IT TAKES A VILLAGE: Community key to Arnold Palmer Invitational

How many hands are too many when it comes to making the API a reality every year? The answer: There are never enough.

This year, 27 out of the Top 30 golf players will partake in the API.
This year, 27 out of the Top 30 golf players will partake in the API.
Photo courtesy of API
  • Sports
  • Share

For golf enthusiasts, it’s the most wonderful time in Southwest Orange: the Arnold Palmer Invitational.

Hosted for the first time in 1979, the first API served as a successor to the Florida Citrus Open Invitational. Today, it holds a name for itself — a professional golf tournament listed as a premier event of the PGA Tour played each March at Bay Hill Club and Lodge.

However, to make the invitational a reality, there is a lot of behind-the-scenes work that takes place spectators and fans seldom see.

More than 1,400 volunteers pour more than 50,000 hours of volunteer work every year to provide the Bay Hill community and other attendees — as well as PGA Tour players — the best experience possible. 

“We have certain members that work on (the Arnold Palmer Invitational) year-round in leadership positions,” API Marketing Manager Cav Neutze said. “But, primarily, the volunteers start working the Saturday before the tournament.”

An example of this is St. Luke’s United Methodist Church. Every year, the Southwest Orange church  offers shuttle services to help alleviate traffic within the Bay Hill community. 

“It’s pivotal,” Neutze said. “We could not do the event without that. I think having that buy-in from local partners and the ability to be able to rely on local partners like that one makes the event possible. (It also) makes the event what it is, because we are a local event, and we call ourselves the Orlando Signature event for a reason. So being able to count on your neighbors is really important to us and I think it’s something that Mr. (Arnold) Palmer would be very proud of.” 

The API also features a series of special events, such as a Throwback Thursday, a Wine and Dine on 9, Birdies and BBQ, Patriots Outpost and White Claw Fan Deck. 

Not only will fans be able to enjoy unique events this year, but they also will be able to enjoy food from local restaurants that will provide munch bites to those who feel hungry during the tournament. At the small business marketplace, Miapa Latin Cafe and DF Bakery will have a tent set up, and at the White Claw Fan Deck, local food truck Treehouse Truck will feed the bellies of the hungry.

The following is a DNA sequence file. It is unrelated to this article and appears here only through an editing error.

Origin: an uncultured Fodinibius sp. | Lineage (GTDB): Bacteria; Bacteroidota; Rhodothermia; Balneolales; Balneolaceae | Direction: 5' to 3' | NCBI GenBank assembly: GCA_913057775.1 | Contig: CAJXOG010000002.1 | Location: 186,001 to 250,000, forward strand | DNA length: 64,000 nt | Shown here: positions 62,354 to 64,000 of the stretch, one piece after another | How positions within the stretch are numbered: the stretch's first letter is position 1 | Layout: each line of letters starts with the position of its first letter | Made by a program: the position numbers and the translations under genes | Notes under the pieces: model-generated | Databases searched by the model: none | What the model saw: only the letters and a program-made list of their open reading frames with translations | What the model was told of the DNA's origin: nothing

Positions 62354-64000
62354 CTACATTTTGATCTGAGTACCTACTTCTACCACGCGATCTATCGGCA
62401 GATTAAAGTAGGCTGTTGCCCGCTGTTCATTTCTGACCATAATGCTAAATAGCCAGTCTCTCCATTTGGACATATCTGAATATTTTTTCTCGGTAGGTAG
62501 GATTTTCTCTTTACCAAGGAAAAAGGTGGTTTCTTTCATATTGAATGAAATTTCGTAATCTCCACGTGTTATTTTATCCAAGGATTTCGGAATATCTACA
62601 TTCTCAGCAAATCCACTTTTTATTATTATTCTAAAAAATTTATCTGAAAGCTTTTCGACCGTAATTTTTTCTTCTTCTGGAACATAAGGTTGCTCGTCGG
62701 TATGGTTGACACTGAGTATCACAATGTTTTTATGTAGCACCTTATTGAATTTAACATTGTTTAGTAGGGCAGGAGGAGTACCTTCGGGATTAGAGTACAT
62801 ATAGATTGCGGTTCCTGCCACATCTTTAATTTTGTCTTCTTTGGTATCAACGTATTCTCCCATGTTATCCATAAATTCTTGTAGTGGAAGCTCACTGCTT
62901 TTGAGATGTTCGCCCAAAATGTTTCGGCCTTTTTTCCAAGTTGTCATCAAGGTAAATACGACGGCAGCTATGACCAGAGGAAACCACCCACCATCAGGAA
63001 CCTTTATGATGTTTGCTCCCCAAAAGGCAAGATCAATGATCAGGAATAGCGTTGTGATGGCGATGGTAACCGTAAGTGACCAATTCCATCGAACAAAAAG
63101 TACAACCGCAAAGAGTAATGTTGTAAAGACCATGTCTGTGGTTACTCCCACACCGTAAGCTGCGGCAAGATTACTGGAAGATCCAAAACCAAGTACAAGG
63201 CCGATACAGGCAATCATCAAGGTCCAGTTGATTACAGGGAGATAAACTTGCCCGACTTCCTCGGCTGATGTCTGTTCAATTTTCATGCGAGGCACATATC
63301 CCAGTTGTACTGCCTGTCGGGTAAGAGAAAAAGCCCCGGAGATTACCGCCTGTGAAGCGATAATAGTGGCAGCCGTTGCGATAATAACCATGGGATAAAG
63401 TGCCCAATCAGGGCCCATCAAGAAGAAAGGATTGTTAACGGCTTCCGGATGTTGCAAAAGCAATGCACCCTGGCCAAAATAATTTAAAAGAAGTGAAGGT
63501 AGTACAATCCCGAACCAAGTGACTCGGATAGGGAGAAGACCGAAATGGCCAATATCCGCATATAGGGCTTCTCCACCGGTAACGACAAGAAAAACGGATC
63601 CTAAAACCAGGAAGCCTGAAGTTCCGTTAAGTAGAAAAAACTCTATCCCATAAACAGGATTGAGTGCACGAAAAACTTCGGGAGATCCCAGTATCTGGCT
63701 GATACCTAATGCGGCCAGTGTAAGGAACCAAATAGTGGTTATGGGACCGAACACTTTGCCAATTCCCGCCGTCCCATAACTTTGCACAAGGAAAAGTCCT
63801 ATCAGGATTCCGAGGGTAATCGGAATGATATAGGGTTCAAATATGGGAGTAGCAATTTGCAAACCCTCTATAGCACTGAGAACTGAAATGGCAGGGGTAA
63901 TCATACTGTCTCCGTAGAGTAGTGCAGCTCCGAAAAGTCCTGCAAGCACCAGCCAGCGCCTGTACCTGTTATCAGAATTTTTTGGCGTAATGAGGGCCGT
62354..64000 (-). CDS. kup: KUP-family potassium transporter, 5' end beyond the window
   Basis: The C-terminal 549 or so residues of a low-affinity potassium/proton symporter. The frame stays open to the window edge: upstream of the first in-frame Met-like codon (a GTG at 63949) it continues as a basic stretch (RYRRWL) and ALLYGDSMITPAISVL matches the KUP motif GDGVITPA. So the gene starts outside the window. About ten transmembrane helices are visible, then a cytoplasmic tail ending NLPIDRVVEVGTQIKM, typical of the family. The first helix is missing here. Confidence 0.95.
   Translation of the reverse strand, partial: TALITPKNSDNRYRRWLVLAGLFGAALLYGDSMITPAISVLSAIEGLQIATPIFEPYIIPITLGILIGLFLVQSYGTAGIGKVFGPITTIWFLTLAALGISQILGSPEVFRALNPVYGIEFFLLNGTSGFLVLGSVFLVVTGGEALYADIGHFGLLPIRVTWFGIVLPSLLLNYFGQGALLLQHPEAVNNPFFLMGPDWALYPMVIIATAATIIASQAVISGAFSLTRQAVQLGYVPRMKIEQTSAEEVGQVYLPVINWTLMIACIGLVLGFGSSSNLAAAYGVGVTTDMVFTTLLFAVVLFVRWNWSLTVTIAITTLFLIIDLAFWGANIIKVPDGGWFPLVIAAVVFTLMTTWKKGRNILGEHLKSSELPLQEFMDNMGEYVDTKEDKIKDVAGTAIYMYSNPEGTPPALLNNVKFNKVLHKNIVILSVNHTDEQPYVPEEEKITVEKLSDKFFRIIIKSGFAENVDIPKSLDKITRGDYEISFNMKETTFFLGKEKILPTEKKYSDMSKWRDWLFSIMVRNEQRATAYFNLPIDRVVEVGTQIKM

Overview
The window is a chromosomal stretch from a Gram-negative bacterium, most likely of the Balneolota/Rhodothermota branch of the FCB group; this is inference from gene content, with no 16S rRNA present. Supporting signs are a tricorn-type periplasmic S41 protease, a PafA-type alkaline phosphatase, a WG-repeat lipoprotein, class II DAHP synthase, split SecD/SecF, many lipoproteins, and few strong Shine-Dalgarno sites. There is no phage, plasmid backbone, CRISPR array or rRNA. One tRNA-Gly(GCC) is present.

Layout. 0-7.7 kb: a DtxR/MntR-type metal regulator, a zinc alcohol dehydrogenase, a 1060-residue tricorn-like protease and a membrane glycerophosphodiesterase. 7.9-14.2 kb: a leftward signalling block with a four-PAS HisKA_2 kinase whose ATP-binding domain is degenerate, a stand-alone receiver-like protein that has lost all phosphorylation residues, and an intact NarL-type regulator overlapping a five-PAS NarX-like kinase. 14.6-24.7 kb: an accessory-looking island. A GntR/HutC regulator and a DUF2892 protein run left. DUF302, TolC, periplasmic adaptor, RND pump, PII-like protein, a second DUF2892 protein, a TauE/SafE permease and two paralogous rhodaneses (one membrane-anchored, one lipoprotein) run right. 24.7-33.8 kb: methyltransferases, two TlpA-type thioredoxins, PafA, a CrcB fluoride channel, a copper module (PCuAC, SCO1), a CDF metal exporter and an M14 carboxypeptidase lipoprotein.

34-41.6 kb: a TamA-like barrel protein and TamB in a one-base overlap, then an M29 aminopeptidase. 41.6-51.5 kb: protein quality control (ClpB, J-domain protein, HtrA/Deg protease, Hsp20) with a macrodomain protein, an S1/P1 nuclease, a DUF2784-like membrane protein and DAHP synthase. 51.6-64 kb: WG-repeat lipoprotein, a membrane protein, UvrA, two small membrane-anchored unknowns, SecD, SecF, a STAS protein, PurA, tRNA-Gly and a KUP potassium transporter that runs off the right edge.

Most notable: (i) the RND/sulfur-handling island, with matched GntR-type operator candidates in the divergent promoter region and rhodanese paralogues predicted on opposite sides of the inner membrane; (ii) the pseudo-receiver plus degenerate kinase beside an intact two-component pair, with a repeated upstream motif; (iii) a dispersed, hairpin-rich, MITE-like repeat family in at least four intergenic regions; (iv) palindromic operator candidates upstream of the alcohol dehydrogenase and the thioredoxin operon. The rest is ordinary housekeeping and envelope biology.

This year, player commitment is unprecedented, as 27 out of the Top 30 golfers in the world are competing for the coveted API trophy. 

“The best players in the world are going to be here,” Neutze said. “They come to Bay Hill, and I think that’s an opportunity for the local community to get to see something really special. These guys are the best of the best in what they do, and they have been coming to Bay Hill since 1979. I think that legacy and that opportunity should be a badge of honor to the local community, and I think they wear that proudly.”

Neutze said the event offers something for everyone — whether it’s families with kids, a group of adults with friends, first-time visitors or longtime fans. 

“Everything we do it top-notch,” he said. “We are a premier event on the PGA Tour, and we try to conduct ourselves accordingly. Everyone dresses really nicely when they come out here, and everyone is very respectful.” 

All proceeds benefit the Arnold and Winnie Palmer Foundation. 


Several local organizations partake in the event through concession tents and stands to fund money to their respective programs and activities. 

Since 2020, the Windermere High School marching band has been offered a spot at the API, an opportunity the Wolverines are excited to see through as it provides funds that go toward the band — either for the purchase of new instruments, uniforms or any band related expenses. 

“We receive a percentage of the sales from the lodge, and we receive credit card tips or cash tips, and they’ll send us a check,” Windermere band mom Tracy Rivera said. “It’s a pretty big fundraiser for the band, all parent-run. … Some of the spectators that come by (the tent) come see the kids work in the event … and are able to get an idea of why they are so excited to being in the band.” 

Horizon West Middle School also will be one of the local schools participating in the API — and has been a part of the event for the last three years. 

“This year we have a larger booth,” Horizon West Middle PTSO President Beth Siegmann said. “We average about $5,000 (or more), and that money goes to providing necessary resources for our students and teachers. And, this year we want to give back to the community as well, so we have partnered with (All Saints Lutheran Church) to help assist with the food pantry that they do twice a week, and so we are going to give a donation to them for the food pantry to buy supply from Second Harvest (Food Bank) and pick up the necessary needs to provide food to local families.”



Andrea Mujica

Staff writer Andrea Mujica covers sports, news and features. She holds both a bachelor's degree in journalism and an MBA from the University of Central Florida. When she’s not on the sidelines, you can find Andrea coaching rowers at the Orlando Area Rowing Society in Windermere.

Latest News